Entourage: The Complete Eighth Season (Blu-ray Review)14 Jun, 2012 By: John Latchem
Two-disc set, $39.98 DVD, $49.99 Blu-ray
Stars Adrian Grenier, Kevin Connolly, Kevin Dillon, Jerry Ferrara, Jeremy Piven, Rex Lee, Perry Reeves, Rhys Coiro, Scott Caan, Emmanuelle Chriqui.
In its eight seasons on HBO, “Entourage” became one of Sunday night’s guilty pleasures: a “Sex and the City” for guys about an up-and-coming movie star and his New York pals navigating their way through the glamour and shallow treachery of Hollywood.
The attitude behind the show is well covered in the lone extra on the Blu-ray, a nifty mini-documentary called Hollywood Sunset that aired on HBO last year as a prelude to the final episode, featuring cast interviews, creator reflections and screen tests.
Initially conceived as a TV version of “Swingers,” the show found its creative hook as a fictionalized version of Mark Wahlberg’s life in the form of Vincent Chase (Adrian Grenier). In its first few seasons, the show seemed more about the misadventures of Vince’s outspoken agent, Ari Gold, a role that won Jeremy Piven three straight Emmys. In later years the spotlight turned more to Kevin Dillon’s great Johnny Drama character — Vince’s wisecracking Hollywood has-been older brother — before shifting back to Ari and Vince in the final year.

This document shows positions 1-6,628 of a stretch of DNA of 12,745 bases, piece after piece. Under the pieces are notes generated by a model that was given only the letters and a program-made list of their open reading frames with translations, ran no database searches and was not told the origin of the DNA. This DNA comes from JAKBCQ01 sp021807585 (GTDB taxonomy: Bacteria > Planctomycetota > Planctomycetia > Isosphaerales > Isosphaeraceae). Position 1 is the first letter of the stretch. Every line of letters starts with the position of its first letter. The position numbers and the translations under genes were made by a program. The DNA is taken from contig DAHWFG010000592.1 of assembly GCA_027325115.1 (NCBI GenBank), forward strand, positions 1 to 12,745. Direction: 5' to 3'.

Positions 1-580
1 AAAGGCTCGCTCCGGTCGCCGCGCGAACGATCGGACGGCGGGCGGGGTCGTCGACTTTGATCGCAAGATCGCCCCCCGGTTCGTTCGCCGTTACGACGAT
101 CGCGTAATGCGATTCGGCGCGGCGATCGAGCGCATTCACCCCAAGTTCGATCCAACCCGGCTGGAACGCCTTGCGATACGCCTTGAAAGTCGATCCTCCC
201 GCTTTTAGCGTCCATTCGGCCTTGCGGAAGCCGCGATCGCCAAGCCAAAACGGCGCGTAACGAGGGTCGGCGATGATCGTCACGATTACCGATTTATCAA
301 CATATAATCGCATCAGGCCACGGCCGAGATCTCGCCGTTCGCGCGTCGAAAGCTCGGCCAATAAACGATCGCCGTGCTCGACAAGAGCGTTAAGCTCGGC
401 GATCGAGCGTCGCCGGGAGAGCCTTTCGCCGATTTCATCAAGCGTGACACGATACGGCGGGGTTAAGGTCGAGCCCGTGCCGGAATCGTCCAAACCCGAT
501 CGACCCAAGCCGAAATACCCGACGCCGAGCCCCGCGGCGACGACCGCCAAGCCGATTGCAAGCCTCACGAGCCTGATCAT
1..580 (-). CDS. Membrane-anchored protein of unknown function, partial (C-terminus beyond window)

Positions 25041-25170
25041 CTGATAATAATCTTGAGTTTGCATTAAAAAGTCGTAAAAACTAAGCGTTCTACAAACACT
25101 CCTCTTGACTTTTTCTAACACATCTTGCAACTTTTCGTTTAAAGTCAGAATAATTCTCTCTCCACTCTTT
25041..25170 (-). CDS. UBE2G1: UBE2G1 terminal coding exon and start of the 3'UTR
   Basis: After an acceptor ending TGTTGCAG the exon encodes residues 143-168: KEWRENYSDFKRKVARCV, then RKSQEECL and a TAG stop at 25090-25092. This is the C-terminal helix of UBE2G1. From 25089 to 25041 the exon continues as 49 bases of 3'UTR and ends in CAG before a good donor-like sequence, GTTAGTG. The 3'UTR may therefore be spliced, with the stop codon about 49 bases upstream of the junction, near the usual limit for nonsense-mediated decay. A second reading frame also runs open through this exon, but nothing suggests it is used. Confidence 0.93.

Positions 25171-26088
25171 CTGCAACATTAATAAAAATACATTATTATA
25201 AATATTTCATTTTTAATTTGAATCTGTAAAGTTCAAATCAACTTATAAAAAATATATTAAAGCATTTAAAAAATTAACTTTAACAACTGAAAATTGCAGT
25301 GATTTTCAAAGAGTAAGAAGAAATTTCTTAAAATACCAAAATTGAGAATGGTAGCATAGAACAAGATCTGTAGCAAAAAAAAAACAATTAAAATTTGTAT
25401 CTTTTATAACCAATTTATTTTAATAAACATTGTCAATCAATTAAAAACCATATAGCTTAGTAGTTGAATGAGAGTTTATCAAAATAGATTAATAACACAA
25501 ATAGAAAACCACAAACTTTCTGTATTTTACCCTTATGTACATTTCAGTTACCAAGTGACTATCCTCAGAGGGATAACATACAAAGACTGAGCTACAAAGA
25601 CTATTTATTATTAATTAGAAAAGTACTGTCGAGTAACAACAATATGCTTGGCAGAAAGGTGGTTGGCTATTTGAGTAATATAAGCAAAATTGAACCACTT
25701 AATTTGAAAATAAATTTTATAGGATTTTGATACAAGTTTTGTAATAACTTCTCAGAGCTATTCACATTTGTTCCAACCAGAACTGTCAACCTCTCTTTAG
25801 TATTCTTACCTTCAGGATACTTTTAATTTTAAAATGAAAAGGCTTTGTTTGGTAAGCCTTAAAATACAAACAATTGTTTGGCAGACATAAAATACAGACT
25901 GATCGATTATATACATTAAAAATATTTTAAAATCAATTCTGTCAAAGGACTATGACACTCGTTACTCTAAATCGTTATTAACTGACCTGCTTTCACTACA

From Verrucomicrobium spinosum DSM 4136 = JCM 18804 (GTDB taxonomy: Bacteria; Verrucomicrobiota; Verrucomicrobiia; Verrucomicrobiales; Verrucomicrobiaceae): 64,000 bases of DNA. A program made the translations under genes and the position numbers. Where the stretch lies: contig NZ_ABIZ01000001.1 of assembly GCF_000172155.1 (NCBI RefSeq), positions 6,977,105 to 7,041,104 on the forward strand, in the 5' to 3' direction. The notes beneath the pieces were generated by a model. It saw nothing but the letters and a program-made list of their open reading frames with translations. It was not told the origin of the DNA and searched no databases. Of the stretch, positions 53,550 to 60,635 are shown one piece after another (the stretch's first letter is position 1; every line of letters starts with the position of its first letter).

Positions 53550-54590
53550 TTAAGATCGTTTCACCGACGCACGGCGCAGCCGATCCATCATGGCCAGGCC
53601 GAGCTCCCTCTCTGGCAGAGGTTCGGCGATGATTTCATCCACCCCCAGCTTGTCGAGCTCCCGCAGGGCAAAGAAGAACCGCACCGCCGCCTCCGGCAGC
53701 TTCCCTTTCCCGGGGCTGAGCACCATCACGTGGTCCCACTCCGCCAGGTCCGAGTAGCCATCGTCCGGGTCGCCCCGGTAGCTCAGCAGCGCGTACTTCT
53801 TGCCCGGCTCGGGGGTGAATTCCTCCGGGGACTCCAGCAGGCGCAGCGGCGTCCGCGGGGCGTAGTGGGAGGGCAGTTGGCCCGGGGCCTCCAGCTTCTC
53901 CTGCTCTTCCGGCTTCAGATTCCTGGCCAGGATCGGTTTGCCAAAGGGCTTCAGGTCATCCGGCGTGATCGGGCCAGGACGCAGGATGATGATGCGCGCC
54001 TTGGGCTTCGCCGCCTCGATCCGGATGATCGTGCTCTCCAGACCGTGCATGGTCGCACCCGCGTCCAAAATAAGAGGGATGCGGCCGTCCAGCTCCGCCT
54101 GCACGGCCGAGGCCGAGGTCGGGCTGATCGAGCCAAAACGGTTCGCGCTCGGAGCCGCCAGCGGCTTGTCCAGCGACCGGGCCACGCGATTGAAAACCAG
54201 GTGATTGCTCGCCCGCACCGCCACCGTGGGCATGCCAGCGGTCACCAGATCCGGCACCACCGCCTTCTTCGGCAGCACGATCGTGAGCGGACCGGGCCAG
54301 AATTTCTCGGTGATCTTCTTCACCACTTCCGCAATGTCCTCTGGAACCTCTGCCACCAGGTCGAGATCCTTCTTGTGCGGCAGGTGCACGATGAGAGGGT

If the show limped to the finish line, it was because “Entourage” was always about the journey, about spending time with these guys and seeing how they would roll with whatever obstacles confronted their quest for Hollywood glory. One of the biggest problems that plagued the final season of “Entourage” was the way the storylines were so transparently contrived to bring about some sense of closure in the finale, none worse than Vince’s out-of-nowhere infatuation with a reporter (Alice Eve) and the inexplicable wedding subplot that ensued.
The season’s biggest sin was the way it tried to give its Hollywood tale a Hollywood ending, reducing its main narrative thrust to the romantic entanglements of its core characters, a move far too conventional for a show that wanted to be seen as hip, edgy and, dare I say it, cynical as “Entourage” set itself up to be. Ari’s marital troubles at least garnered some interest by re-introducing Dana Gordon (Constance Zimmer) into the mix as Ari’s new squeeze (a coupling even the show’s porno parody wanted to happen), before snapping back to the traditional approach.
At least the show still had Johnny Drama going for it, and Dillon shines both in his own storylines and doing what he could as a supporting player in the DOA love stories (his suave appeals on behalf of Vince are the stuff of Johnny Drama legend).
So the final few episodes don’t quite rise to the level of what the show should be, wrapping up as much as it can before tacking on one final scene to stir the pot in advance of the inevitable movie. But at least it can’t be said that the show didn’t depart without a touch of style.